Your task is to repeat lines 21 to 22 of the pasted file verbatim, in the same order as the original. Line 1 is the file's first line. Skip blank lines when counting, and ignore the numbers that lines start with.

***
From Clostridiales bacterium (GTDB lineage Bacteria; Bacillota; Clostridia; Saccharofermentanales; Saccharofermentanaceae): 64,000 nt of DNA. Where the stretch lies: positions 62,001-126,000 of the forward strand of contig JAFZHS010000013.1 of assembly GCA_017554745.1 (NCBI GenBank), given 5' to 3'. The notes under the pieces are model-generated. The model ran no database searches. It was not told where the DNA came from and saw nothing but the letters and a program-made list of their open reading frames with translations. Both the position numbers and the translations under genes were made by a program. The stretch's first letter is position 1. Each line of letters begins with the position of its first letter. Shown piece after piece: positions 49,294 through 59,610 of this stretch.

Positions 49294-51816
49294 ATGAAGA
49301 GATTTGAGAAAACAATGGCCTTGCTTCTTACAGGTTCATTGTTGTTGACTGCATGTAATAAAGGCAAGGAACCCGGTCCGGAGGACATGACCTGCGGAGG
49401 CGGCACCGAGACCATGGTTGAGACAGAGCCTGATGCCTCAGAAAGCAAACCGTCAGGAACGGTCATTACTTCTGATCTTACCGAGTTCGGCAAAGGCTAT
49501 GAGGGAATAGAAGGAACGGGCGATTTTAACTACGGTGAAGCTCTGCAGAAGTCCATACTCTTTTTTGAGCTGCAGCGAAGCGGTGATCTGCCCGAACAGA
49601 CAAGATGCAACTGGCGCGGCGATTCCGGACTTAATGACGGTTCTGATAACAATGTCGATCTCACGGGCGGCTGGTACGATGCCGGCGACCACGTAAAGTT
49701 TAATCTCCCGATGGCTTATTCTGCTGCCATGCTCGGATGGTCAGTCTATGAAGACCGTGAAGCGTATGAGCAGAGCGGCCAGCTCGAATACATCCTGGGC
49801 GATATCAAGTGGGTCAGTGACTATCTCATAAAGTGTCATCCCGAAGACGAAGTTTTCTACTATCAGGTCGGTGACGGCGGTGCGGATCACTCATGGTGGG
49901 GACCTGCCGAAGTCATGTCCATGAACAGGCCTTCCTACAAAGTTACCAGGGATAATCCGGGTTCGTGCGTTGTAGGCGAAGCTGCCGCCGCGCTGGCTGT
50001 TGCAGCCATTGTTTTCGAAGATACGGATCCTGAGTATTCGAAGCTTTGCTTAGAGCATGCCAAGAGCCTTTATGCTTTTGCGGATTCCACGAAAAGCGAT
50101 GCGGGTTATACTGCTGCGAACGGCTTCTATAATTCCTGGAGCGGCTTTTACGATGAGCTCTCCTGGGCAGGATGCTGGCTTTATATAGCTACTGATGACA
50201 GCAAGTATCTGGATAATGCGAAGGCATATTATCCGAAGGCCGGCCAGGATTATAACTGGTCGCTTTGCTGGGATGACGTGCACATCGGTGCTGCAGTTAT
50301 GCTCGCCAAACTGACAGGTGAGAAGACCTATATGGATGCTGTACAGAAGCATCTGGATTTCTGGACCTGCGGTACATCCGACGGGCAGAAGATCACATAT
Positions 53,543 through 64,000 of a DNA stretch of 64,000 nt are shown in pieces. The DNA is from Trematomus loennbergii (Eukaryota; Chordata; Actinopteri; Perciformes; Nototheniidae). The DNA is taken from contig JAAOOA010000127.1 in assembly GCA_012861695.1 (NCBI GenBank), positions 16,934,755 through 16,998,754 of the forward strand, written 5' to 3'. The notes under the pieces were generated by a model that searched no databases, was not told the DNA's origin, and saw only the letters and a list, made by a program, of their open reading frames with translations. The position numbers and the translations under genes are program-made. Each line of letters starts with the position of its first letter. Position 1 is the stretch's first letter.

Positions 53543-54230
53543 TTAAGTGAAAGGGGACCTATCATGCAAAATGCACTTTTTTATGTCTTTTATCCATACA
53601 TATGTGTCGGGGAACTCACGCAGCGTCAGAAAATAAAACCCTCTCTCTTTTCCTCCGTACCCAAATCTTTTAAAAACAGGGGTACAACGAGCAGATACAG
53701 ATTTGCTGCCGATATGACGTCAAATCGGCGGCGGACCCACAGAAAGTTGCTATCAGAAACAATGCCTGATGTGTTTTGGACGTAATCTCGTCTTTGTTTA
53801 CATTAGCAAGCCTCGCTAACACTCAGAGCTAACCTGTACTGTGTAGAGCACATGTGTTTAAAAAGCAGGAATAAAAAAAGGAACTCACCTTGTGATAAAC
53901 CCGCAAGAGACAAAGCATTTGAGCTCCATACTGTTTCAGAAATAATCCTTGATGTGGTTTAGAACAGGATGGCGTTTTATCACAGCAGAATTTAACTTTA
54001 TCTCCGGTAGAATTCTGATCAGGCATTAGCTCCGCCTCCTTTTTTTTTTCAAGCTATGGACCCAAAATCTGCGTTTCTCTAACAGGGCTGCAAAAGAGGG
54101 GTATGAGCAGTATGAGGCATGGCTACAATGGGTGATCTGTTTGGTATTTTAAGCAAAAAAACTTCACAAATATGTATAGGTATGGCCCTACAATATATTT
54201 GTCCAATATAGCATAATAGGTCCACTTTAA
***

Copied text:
53901 CCGCAAGAGACAAAGCATTTGAGCTCCATACTGTTTCAGAAATAATCCTTGATGTGGTTTAGAACAGGATGGCGTTTTATCACAGCAGAATTTAACTTTA
54001 TCTCCGGTAGAATTCTGATCAGGCATTAGCTCCGCCTCCTTTTTTTTTTCAAGCTATGGACCCAAAATCTGCGTTTCTCTAACAGGGCTGCAAAAGAGGG